Expert Voices

Explainer: What is Electronic Skin?

electronic skin, technology
“Give me some skin! No, really.” (Image credit: saikofish, CC BY-NC-SA)

This article was originally published at The Conversation. The publication contributed the article to Live Science's Expert Voices: Op-Ed & Insights.

Once a topic explored exclusively in science fiction, the notion of restoring sensory feelings to humans and to machines is now approaching reality. Scientists around the world are developing artificial organs such as bionic eyes that could potentially restore sensory feelings to the disabled or provide useful sensory capabilities to machines. Now electronic skin is being developed in an attempt to bring a sense of touch to robots and those who wear prosthetics. If the field advances even further, it could even be used in wearable technology.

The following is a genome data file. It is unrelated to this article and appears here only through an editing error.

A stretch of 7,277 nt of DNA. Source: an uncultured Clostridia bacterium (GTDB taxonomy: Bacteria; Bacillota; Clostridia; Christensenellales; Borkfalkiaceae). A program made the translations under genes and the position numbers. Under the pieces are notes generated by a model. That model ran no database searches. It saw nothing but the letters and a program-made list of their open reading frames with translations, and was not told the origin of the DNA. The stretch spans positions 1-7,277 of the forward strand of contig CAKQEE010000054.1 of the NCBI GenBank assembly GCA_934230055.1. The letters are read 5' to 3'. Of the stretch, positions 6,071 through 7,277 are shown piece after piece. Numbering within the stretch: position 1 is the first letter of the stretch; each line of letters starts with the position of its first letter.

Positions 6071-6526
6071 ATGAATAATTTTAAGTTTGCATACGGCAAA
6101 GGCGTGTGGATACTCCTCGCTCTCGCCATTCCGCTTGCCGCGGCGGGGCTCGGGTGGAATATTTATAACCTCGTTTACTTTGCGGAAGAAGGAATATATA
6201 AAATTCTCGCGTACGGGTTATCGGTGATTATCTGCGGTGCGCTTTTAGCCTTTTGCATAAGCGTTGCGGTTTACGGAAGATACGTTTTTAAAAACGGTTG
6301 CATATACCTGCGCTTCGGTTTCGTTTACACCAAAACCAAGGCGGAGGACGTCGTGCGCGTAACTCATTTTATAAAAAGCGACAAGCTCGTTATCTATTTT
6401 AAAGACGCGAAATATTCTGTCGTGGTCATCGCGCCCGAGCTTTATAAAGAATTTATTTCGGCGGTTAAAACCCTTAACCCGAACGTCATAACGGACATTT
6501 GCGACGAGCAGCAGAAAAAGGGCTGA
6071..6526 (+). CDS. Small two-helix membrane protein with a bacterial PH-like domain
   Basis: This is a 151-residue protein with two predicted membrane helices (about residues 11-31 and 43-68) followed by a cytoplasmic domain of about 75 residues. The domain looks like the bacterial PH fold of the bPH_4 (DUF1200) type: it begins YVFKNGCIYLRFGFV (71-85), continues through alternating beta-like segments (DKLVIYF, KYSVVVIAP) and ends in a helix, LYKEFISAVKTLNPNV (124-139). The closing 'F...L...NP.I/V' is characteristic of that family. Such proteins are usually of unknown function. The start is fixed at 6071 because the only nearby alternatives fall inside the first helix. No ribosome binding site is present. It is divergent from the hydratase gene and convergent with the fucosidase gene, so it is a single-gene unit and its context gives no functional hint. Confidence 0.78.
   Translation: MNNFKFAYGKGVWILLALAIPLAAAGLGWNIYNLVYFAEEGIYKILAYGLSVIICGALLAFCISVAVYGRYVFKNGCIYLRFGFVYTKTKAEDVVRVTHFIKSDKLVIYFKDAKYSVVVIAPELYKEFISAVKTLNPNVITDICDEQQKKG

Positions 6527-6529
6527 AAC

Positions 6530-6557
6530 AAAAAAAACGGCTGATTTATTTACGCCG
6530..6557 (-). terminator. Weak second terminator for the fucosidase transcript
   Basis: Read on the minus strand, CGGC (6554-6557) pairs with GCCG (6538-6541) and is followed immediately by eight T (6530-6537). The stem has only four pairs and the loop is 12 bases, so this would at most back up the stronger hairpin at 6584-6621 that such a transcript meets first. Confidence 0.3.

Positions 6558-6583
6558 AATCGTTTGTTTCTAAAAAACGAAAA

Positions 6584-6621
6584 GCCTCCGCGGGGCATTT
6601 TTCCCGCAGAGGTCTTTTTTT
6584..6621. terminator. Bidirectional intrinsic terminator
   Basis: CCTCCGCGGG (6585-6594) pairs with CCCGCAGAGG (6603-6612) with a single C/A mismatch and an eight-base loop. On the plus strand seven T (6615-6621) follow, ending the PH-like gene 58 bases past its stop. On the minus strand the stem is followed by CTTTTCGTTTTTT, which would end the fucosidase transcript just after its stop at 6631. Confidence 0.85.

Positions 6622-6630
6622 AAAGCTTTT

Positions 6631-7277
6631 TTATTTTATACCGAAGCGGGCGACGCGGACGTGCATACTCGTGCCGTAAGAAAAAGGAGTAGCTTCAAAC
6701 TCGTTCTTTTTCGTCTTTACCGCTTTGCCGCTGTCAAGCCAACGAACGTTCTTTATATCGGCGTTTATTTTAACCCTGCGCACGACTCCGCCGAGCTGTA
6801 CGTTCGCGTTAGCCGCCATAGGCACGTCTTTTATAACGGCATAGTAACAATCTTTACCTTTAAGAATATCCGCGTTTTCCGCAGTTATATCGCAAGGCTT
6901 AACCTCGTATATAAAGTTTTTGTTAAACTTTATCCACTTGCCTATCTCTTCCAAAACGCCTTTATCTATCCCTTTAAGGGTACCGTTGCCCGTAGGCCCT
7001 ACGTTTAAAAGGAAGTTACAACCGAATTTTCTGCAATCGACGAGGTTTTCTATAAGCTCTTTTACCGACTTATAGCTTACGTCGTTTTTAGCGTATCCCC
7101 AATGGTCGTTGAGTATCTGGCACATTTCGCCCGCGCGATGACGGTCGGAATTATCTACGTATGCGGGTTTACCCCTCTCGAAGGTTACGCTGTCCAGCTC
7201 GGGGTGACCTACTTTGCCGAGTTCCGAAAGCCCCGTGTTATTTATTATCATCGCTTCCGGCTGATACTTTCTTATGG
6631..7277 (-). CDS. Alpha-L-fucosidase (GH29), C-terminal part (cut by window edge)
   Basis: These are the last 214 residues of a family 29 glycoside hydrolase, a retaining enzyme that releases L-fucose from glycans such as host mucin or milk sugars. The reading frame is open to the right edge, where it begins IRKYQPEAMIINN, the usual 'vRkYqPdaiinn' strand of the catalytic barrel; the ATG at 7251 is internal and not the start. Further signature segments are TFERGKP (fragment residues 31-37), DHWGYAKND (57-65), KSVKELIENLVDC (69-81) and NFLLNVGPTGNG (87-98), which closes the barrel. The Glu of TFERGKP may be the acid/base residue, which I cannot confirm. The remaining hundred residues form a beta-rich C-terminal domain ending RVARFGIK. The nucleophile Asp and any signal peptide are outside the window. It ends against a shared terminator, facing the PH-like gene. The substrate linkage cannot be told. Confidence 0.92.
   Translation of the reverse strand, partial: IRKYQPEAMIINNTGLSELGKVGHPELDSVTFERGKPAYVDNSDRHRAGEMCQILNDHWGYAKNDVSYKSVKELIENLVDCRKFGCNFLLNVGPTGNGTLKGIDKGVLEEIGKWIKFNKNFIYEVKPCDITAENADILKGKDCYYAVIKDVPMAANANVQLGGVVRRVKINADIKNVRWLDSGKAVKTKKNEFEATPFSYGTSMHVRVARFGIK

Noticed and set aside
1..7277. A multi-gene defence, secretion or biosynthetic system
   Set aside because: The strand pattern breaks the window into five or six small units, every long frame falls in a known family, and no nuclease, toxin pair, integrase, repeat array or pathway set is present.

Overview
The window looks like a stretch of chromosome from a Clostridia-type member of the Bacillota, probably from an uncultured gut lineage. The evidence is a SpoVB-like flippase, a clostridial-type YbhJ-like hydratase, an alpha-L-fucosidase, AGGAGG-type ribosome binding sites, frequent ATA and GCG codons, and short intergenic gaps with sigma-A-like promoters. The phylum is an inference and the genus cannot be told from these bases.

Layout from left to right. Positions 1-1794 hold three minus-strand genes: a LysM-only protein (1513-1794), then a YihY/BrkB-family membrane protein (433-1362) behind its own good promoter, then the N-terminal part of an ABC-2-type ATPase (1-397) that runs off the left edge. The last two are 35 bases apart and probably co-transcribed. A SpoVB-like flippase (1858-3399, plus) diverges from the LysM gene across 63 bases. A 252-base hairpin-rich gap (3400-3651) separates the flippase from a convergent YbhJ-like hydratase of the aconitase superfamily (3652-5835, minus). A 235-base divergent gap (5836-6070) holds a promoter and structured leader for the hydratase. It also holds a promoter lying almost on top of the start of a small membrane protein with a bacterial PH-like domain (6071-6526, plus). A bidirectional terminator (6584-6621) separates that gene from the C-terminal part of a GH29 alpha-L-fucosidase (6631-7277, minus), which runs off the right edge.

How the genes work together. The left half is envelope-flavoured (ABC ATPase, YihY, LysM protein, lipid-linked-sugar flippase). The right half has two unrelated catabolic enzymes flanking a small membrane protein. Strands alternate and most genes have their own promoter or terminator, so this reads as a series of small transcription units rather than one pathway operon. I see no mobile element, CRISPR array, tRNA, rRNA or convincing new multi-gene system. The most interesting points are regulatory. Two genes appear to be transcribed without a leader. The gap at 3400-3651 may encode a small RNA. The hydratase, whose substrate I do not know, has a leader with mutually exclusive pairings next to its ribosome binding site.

As robots become part of our daily lives, electronic skin will be vital. If your robot is going to help you around the house or with medical care, tactile sensing will be a fundamental part of its safe operation. It needs to be able to detect when a surface is slippery as well as sense the shape, texture and temperature of the objects it grasps. If it can sense the properties of that object, the robot can also decide how much force it should apply when it holds it.

It is the use of distributed sensors to measure subtle pressure changes that has attracted the attention of wearable technology makers and enthusiasts. Artificial electronic skin, or E-skin has the potential to be used for on-body health monitoring and minimally invasive surgery as well as in robotics and prosthetics.